In his case he is not so much bothered during the season and only really cares abut the major Champs. He has done so many smaller competitions in his time, circuit meets and it does not really bother him, if he is running poorly, at that point because, he knows that he is trying to prepare for the majors whereas other athletes might want to show their dominance before coming into London. I had beaten Sanchez by nearly a second about three weeks before.
In the London Olympics he got half a second on me. Quite a turn around it was. He is a fantastic athlete. He just got it right that year, everything spot on at the right time. (Sanchez also won the  Olympic title in Athens in 2004).
          I said to Dai that he appeared to me to be a determined and strong looking athlete who did not give much quarter to his opposition.
‘I find myself working hard. My philosophy is that everyone who makes the Olympic or World Final is talented, that separates them from the rest. For me it is ticking the box and doing the hard work. I feel I have made a few changes in the last year, which will benefit me going into next winter, relocated. Changed coach and things like that and hope that will lead to a good scenario for me. Benke Blomkvist from Sweden is my coach. I have only worked with him for a few months now. Malcolm Arnold used to coach me for 4 or 5 years. I was getting a few problems down in Bath. It was not so much the training more the support network and everything. I thought I needed a change.
I had a few bad years and, had a negative association with the place but I needed a change to freshen up. It has been good for me mentally, to have a change of environment.’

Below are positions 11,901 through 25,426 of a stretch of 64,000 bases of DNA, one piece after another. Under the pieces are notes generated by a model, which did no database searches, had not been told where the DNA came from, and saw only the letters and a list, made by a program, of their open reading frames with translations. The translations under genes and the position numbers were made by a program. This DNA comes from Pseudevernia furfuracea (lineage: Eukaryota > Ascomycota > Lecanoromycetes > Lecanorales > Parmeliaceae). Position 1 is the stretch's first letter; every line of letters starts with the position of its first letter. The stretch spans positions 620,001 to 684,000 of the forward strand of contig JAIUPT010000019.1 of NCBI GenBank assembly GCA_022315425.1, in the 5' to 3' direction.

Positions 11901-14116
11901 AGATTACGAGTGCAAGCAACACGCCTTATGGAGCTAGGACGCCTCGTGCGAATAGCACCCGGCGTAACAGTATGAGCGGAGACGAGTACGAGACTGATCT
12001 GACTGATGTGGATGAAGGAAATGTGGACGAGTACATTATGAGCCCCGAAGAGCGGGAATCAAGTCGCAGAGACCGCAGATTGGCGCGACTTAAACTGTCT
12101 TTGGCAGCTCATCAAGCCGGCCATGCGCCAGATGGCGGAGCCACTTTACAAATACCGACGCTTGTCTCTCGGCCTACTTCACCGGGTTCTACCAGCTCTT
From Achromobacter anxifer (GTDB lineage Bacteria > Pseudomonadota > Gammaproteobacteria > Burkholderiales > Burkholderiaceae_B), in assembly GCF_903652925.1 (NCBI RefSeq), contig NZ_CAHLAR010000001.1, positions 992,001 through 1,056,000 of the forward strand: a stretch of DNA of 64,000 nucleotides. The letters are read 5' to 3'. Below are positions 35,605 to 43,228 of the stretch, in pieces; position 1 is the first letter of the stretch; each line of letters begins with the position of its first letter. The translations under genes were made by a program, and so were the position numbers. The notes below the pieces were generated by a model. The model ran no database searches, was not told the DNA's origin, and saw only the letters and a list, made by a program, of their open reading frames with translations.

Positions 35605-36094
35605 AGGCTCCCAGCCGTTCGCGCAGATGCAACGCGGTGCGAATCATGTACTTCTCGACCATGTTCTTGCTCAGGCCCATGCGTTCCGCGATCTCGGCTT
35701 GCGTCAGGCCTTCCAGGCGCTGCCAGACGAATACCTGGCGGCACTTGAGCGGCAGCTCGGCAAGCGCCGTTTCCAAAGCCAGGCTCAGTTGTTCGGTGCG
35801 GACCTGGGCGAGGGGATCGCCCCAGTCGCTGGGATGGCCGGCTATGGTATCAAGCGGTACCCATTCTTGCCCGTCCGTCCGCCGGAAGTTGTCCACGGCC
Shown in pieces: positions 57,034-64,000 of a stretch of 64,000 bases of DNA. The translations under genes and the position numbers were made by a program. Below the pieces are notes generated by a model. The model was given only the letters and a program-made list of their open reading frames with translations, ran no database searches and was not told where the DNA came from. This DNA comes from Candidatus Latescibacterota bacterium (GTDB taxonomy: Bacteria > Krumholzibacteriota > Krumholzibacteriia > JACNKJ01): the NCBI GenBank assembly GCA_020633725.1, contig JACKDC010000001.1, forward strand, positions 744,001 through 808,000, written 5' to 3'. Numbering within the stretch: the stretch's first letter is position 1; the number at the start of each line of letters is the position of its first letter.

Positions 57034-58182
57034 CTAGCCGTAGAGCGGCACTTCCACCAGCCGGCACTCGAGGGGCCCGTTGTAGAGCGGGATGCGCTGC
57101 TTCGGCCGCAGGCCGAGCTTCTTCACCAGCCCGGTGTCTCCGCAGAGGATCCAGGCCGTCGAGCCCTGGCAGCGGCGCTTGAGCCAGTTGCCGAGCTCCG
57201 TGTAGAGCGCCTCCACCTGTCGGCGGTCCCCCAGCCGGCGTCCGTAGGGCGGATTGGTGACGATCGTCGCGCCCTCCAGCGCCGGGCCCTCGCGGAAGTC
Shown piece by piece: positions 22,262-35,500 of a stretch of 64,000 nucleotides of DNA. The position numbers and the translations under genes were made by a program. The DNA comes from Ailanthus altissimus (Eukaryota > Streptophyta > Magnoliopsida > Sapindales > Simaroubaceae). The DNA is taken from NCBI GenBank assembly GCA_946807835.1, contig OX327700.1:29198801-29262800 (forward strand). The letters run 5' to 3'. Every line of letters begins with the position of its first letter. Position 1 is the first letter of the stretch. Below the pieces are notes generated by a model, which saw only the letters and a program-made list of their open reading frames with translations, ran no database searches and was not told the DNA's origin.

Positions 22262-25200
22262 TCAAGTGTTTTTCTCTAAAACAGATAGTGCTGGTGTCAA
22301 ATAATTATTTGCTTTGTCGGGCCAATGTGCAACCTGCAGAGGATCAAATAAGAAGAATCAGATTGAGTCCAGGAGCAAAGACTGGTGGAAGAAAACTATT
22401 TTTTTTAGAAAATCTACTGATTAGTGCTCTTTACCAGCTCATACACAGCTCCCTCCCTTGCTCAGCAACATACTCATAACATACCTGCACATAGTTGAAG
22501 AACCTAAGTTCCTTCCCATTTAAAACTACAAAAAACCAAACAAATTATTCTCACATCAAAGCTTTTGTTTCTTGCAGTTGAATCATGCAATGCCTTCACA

He appeared to have a good idea of what he was up to training-wise himself!
‘Yes I have a big hand in what I am doing training-wise and a good sense of how I am feeling and things like that. I am looking forward to the Winter. I am in a better position to how it was last winter that is a good thing.”
Who did he admire of the Great hurdlers of the past.
“I have met David Hemery. Obviously he seemed to have pushed the event on at that time (1968 first 3 in the Olympic Final in Mexico 1. David Hemery (GB) 48.1; 2 Gerhard Hennige (FRG) 49.0 John Sherwood (GB) 49.0) Dai continues ’At that time he also, did a lot of distance work and also sprint hurdling as well. He was technically very good’
I have learnt a lot from Malcolm, as he was my coach for so long, so obviously I admire Akii Bua, in the circumstances he was training in. What he achieved was fantastic and Kriss Akubusi who did incredibly well. (Olympic Final in Munich 1972, 1 John Akii-Bua (Uganda) 47.82; 2 Ralph Mann (USA) 48.51; 3 David Hemery (GB) 48.82)  
Kriss Akubusi (4x400 anchor leg in gold medal 4x400 for GB plus Commonwealth & European 400 hurdles Champion in 1990) Dai said then- ‘Akubusi was always on a level playing field at that time, dare I say it. He was incredible and very passionate about the event. All of them have helped me with offering their advice I am always happy to take it”.

Peter Hildreth, Ex-Broadcaster, writer and Ex-international high hurdler who died a few years ago was a very close friend of mine and, he was such a ‘Great’ fan of David Hemery. He unwittingly helped in Akii Bua’s preparation for the Games by telling Malcolm that he thought David definitely would win the 1972 Olympic Final and showed Malcolm, Hemery’s training splits prior to the Games. That  was a help to Malcolm in his coaching of Akii Bua but obviously Peter shot himself in the foot with his enthusiasm for a Hemery victory!’
“It is an interesting event and there are many different ways to do it but hard work is the main ingredient for anyone.”

Alastair Aitken